– Assist staff with daily administrative tasks, including answering hotline calls, data entry, completing response paperwork, and when trained acting as stranding and live animal lead (under the supervision of a staff member), as well as acting as after-hours hotline point of contact.
– Complete other projects and tasks as assigned by VAQS staff.

Required Qualifications
– Must be at least 18 years old.
– Must be a rising junior, recent graduate, or currently pursuing a post-graduate degree in a science-based (or veterinary) program.
– Must be self-motivated, articulate, mature, reliable, and responsible. Should work well independently as well as with a team.
– Must be physically fit with the ability to lift 50lbs and walk long distances (>5 mi/8 km) on the beach in adverse conditions such as extreme heat and cold, humidity, rain, and/or wind.
– Be able to swim and be comfortable in and around open water and boats.
– Be willing to learn how to drive response vehicles, if accepted (required).

Preferred Qualifications
– Demonstrate interest in a career in marine or veterinary science.
– Have some experience in stranding response, field research, and/or wild/exotic animal care.
– Have basic math and computer skills using MS spreadsheets, relational databases, and data entry (advanced programs such as SQL, GIS, R, etc. preferred).
– Be comfortable around dead and decomposing animals.
– Be comfortable driving large pick-up trucks and vans.

Position Requirements
– Attend VAQS orientation and City of Virginia Beach Defensive Driving.
– Possess a valid U.S. driver’s license.
– Be available to perform support activities (24-7) as needed during the period of appointment.

Fellowship Learning Objectives
– Develop fundamental hands-on stranding response and rehabilitation skills:
– Perform basic post-mortem examinations on sea turtle and marine mammals.
– Perform basic health assessments of rehabilitation patients, including collecting vital rates, treating wounds, administering medications, and processing blood samples.
– Be able to complete Sea Turtle Stranding and Salvage Network (STSSN) and Marine Mammal Stranding Level A forms.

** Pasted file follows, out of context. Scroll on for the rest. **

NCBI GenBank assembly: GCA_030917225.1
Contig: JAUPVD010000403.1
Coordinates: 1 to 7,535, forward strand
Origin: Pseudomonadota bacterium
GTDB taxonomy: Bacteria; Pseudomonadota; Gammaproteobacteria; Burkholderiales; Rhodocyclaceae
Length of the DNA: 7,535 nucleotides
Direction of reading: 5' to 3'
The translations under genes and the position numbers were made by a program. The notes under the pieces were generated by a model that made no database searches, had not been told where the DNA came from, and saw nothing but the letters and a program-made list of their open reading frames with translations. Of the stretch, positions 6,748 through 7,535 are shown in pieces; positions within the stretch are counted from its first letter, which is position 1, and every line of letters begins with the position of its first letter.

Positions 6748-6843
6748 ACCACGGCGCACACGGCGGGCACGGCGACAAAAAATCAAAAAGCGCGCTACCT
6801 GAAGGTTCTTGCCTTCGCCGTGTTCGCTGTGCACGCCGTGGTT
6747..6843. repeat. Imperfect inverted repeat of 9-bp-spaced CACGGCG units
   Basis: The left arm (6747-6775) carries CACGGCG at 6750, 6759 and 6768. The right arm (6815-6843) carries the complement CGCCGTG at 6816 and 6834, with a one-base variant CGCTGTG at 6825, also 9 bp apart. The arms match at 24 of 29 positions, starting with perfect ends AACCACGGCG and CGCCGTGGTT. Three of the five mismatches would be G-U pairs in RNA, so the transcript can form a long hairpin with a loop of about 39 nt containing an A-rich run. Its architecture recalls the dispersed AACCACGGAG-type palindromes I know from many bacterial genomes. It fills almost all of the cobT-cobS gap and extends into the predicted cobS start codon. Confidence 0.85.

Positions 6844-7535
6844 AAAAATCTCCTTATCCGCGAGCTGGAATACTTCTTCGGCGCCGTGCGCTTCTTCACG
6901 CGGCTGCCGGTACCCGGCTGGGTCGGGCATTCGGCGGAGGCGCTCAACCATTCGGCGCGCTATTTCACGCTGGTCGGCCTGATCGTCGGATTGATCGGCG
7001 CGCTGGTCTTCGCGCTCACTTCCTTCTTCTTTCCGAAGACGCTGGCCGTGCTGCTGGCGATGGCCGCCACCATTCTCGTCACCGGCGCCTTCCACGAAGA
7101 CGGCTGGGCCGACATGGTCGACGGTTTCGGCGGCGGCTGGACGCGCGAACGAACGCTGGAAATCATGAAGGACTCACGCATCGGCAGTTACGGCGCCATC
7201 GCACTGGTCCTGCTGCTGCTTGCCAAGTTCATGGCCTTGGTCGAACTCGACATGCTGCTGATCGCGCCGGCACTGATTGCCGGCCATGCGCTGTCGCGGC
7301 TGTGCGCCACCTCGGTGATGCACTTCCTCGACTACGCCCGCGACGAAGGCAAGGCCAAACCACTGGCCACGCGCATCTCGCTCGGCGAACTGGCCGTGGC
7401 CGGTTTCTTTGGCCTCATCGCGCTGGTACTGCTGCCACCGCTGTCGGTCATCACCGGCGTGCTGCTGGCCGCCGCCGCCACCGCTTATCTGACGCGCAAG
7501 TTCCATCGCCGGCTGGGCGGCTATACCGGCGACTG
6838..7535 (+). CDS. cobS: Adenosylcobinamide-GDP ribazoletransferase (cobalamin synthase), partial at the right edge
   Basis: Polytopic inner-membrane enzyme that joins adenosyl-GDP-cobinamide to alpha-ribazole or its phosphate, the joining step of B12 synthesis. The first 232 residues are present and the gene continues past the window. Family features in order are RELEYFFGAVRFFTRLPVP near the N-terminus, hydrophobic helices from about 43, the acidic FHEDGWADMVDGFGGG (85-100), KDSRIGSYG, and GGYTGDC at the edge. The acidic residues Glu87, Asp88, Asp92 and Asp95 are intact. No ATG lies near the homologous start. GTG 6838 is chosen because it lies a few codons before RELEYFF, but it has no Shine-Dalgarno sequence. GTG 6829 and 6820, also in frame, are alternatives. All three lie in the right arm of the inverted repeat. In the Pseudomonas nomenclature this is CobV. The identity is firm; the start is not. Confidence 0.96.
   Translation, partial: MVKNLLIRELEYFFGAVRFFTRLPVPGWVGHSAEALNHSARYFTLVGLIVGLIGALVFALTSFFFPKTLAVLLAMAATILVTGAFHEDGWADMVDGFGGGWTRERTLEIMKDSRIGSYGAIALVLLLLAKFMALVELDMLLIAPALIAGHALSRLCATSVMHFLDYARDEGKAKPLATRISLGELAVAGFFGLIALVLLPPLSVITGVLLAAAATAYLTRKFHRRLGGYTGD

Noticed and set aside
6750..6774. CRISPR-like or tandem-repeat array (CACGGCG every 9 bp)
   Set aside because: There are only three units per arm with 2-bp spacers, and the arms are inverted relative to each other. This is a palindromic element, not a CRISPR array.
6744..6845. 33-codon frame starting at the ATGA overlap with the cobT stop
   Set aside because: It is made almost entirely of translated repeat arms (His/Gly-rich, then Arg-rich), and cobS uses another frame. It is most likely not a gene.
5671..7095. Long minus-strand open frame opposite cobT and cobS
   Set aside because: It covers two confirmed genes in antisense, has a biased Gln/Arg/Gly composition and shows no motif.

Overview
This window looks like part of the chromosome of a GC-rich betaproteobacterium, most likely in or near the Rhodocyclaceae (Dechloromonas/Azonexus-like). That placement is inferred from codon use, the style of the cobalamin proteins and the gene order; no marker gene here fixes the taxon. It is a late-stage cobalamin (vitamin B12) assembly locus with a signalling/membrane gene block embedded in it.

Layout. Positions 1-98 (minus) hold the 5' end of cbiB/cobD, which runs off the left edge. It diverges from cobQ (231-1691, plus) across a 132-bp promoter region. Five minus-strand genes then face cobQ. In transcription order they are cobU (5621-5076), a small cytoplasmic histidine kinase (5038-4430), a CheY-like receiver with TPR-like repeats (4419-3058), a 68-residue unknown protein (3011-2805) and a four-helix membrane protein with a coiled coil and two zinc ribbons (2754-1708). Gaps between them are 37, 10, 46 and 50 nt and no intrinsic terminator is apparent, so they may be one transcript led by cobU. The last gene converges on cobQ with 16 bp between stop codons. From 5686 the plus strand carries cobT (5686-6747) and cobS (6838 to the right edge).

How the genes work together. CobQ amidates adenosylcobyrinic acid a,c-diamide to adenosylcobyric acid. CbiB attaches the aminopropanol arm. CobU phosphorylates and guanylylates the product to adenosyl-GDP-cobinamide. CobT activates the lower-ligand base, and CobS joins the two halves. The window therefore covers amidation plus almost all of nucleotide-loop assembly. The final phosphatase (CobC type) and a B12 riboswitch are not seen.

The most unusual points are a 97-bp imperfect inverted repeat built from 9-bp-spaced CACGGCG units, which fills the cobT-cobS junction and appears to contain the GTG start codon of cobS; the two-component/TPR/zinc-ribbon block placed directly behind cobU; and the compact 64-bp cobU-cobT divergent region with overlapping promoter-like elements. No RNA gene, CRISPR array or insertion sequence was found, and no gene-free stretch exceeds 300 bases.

– Enter stranding data in Microsoft Access.
– Complete an individual project with a final deliverable (paper/report and oral presentation).

Fellow Schedule
Fellow is expected to be available 4-5 days per week, 8am-4:30pm. Weekend and holiday coverage is expected.

Minimum Commitment Required
800 hours

Fellow Supervisor/Mentor
VAQS Volunteer Manager and project supervisor

Work Location
Virginia Aquarium’s Marine Animal Care Center

Application Requirements
A complete application includes:
– Cover letter. There is some flexibility with Fellowship start/end dates; please include any known schedule conflicts in your cover letter. Please indicate the specific Batten Fellowship opportunity to which you are applying.
– Fellowship expectations letter. This should include what you expect to do and get from your experience at VAQS.
– Resume
– College transcript(s)
– Two letters of recommendation; one must be an academic reference.

If applying via email, please send application to and send a copy of the application to Incomplete applications will not be considered.

If applying via mail, please send application to:
Volunteer Services Office – Batten Fellows
Virginia Aquarium & Marine Science Center
717 General Booth Boulevard
Virginia Beach, VA 23451

For more information about the application process, please visit:

PHD SCHOLARSHIP OPPORTUNITY (Belugas and Baleen Whales in Canadian Waters)


*Agent-based modeling of recreational boating in the St. Lawrence Estuary and the Saguenay River (Quebec, Canada) to mitigate their impacts on belugas and baleen whales*

Goal: This project aims at developing a spatially explicit agent-based model of recreational boating in the St. Lawrence Estuary and the Saguenay River (Quebec, Canada) to mitigate impacts such as underwater noise,
collision, and disturbance on the St. Lawrence Estuary beluga and baleen whales populations.